Socialist Review issue

October 2005 #300

War and the conquest of the Middle East

News

by Editorial

Political paralysis, a big fall in the value of the euro and talk of a policy vacuum showed that Europe's bosses suffered a serious setback...

by Editorial

One of the great myths of the occupation of Iraq is that, despite the problems in the rest of the country, the situation in the south around Basra...

Features

Feature
Robert Fisk

Exclusive to Socialist Review, we print extracts from award-winning journalist Robert Fisk's forthcoming book The Great War for Civilisation

Feature
Riverbend

'Riverbend', the Baghdad blogger, describes the worsening conditions in Iraq as the occupation continues.

Feature
Moira Nolan

Recent disputes have shown a growing confidence and militancy among workers, argues Moira Nolan.

Feature
Barry Goldson

Author Barry Goldson examines the criminalisation of young people under Tony Blair.

Feature
Richard Bradbury

Richard Bradbury recalls the life and work of the black poet Claude McKay.

Feature
Ian Birchall

Ian Birchall celebrates 300 issues of Socialist Review.

Feature
Sarah Ensor

Sarah Ensor examines the reasons for the spread of Aids in Africa.

Opinion

Columnists
by Mike Davis

Mike Davis finds that every aspect of the response to Hurricane Katrina disaster was shaped by race and class.

Columnists
by Chris Harman

The rise of the new left in Europe opens up new opportunities for revolutionaries.

Columnists
by Martin Empson

Communication via the internet could one day replace that by the phone.

Interviews

by Tony Staunton, by Mark Lynas

After Hurricane Katrina we can't ignore the threat of climate change, as Mark Lynas explains to Tony Staunton.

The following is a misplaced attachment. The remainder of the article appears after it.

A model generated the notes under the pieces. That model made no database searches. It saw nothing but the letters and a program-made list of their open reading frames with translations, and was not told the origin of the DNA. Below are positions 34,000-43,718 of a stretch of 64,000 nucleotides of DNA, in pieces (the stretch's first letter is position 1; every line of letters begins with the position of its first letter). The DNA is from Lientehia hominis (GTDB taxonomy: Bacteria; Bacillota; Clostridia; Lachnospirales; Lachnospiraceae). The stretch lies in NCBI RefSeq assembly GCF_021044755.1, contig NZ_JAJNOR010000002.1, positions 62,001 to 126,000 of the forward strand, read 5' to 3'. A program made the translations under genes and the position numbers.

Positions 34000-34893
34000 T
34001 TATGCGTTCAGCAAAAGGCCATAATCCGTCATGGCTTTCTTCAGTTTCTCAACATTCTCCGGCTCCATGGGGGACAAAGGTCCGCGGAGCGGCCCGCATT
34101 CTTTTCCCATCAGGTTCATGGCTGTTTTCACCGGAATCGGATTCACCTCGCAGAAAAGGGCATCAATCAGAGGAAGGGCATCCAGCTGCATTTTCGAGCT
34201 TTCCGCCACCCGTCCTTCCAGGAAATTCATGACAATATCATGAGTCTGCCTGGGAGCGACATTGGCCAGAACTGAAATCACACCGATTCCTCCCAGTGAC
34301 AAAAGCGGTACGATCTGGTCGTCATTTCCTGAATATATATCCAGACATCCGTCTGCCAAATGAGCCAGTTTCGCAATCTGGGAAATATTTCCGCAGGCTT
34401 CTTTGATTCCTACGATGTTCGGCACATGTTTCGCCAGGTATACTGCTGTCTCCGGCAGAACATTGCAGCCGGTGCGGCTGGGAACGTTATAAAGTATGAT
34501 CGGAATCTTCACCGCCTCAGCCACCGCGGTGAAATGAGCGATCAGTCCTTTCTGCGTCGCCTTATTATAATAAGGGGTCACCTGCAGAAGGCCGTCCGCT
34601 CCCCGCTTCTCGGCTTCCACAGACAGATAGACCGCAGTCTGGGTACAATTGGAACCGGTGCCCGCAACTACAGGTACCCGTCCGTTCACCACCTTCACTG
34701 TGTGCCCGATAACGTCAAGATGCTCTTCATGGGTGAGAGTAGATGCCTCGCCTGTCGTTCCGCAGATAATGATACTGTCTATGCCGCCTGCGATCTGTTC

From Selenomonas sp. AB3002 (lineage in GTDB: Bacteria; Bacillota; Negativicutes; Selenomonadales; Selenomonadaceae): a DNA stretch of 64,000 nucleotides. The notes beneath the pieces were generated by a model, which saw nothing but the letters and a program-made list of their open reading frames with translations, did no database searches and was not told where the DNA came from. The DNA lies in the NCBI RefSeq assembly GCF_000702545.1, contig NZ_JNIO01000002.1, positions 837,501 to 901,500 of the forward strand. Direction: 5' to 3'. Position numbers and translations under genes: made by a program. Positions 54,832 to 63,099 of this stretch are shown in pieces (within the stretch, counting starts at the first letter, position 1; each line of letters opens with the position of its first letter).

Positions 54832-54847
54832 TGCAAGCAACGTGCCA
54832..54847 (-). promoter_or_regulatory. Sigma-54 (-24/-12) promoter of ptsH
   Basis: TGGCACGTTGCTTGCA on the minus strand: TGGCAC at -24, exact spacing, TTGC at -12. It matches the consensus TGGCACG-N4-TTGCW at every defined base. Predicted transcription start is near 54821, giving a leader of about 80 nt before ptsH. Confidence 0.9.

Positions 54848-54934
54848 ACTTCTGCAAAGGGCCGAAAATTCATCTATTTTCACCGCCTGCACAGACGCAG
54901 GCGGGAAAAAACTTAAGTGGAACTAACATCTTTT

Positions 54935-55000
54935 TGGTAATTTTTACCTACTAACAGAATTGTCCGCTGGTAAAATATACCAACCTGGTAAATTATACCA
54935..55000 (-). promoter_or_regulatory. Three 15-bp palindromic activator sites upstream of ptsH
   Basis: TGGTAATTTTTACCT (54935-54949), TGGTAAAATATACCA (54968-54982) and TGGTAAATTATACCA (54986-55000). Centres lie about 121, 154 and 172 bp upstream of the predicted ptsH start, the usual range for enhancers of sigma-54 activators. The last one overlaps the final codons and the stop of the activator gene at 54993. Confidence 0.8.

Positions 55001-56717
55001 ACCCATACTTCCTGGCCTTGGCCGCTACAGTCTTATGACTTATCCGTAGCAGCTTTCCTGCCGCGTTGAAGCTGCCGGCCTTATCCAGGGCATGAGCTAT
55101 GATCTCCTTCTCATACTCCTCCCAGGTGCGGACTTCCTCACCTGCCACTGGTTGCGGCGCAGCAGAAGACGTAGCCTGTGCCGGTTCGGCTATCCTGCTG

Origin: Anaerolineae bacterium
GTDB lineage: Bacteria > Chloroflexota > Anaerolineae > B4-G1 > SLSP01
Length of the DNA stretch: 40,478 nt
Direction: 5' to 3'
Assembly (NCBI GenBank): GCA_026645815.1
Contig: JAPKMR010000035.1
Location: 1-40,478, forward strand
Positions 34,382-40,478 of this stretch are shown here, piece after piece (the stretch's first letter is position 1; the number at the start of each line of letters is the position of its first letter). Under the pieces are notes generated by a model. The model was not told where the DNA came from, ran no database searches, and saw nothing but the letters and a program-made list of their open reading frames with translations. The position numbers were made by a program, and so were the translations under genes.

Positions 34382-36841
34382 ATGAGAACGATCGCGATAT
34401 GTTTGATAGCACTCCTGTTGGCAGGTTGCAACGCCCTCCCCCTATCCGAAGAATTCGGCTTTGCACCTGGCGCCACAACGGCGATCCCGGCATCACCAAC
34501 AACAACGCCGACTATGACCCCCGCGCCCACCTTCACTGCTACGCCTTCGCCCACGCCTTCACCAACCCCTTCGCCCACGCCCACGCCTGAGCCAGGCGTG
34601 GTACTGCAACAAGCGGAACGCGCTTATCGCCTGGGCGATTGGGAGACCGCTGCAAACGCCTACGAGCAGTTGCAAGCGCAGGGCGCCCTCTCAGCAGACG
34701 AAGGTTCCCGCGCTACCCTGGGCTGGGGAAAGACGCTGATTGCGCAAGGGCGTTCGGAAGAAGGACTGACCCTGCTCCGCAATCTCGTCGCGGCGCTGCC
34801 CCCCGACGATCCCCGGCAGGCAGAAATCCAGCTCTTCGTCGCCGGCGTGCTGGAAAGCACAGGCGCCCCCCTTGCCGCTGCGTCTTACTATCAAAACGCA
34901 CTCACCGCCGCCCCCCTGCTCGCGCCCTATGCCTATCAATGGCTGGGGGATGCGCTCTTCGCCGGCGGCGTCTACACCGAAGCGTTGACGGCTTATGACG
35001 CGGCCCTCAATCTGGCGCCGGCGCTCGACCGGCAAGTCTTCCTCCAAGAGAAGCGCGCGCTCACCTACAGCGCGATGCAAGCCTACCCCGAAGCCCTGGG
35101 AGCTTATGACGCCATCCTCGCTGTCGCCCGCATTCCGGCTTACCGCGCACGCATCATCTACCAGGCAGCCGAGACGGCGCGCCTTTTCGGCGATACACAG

Letters

by Farhang Tabrizi

The left should not be surprised at Mahmoud Ahmadinedjad's election in Iran.

by Gabriel Furshong

In his article 'The Bolivian Uprising' (July/August SR), Chris Harman explained the escalation and...

by Peter Hughes

The Walrus's article on the Gate Gourmet dispute at Heathrow (September SR) highlights the brutally...

by Simon Dowdeswell

Nowhere in the COMRE report that Andy Stone referenced in his article on nuclear power (July/August SR), or...

by Nick Grant

It's such a shame that Andrew Stone was so wide of the mark when writing about the Ashes cricket this summer (September...

Reviews

Books
by Megan Trudell

The 1905 Russian uprising inspires Megan Trudell.

Books
by Adam Marks

Review of 'Looking for Jake', China Miéville, Macmillan £17.99

Books
by Keith Flett

Review of 'A New Dawn', Norman Howard, Politico's £18.99

Books
by Rachel Aldred

Review of 'The Impact of Inequality', Richard G Wilkinson, Routledge £19.99

Books
by Makola Mayambika

Review of 'The Silver Throat of the Moon', editor Jennifer Langer, Five Leaves £9.99

Books
by Charlie Kimber

Review of 'A Time for Machetes' and 'Into the Quick of Life', both by Jean Hatzfeld, Serpent's Tail £12 each

Books
by Frank Henderson

Review of 'The Socialist League in the 1930s', Michael Bor, Athena Press £15.99

Books
by Sally Kincaid

Review of 'Ecological Debt', Andrew Simms, Pluto £12.99

Books
by Ricky Heaven

Review of 'Tough', Andy Willoughby, Smokestack Books £5.99

Books
by Joe Hartney

Review of 'The English Novel', Terry Eagleton, Blackwell £50

Books
by Dave Sherry

Review of 'Krassivy', Freddy Anderson, Glasgow Caledonian University £7.99

Books
by Matthew Cookson

Review of 'Streetfighting Years', Tariq Ali, Verso £12.99

Film
by Gareth Jenkins

Gareth Jenkins is impressed by Polanski's latest film.

Film
by Stephen Philip

Edinburgh Film Festival

Film
by Emma Bircham

Review of 'Broken Flowers', director Jim Jarmusch

Film
by Stephen Philip

Progressive Hollywood - Lords of War - Sophie Scholl

TV / DVD
by Eamonn Kelly

Review of 'Burning an Illusion', director Menelik Shabazz

TV / DVD
by Nick Grant

Review of 'Notre Musique', director Jean-Luc Godard

Theatre
by Bruce George

Review of 'Who Killed Mr Drum?' by Fraser Grace and Sylvester Stein, Riverside Studios, London

Art / Exhibitions

Preview of Edvard Munch by Himself, Royal Academy of Arts, London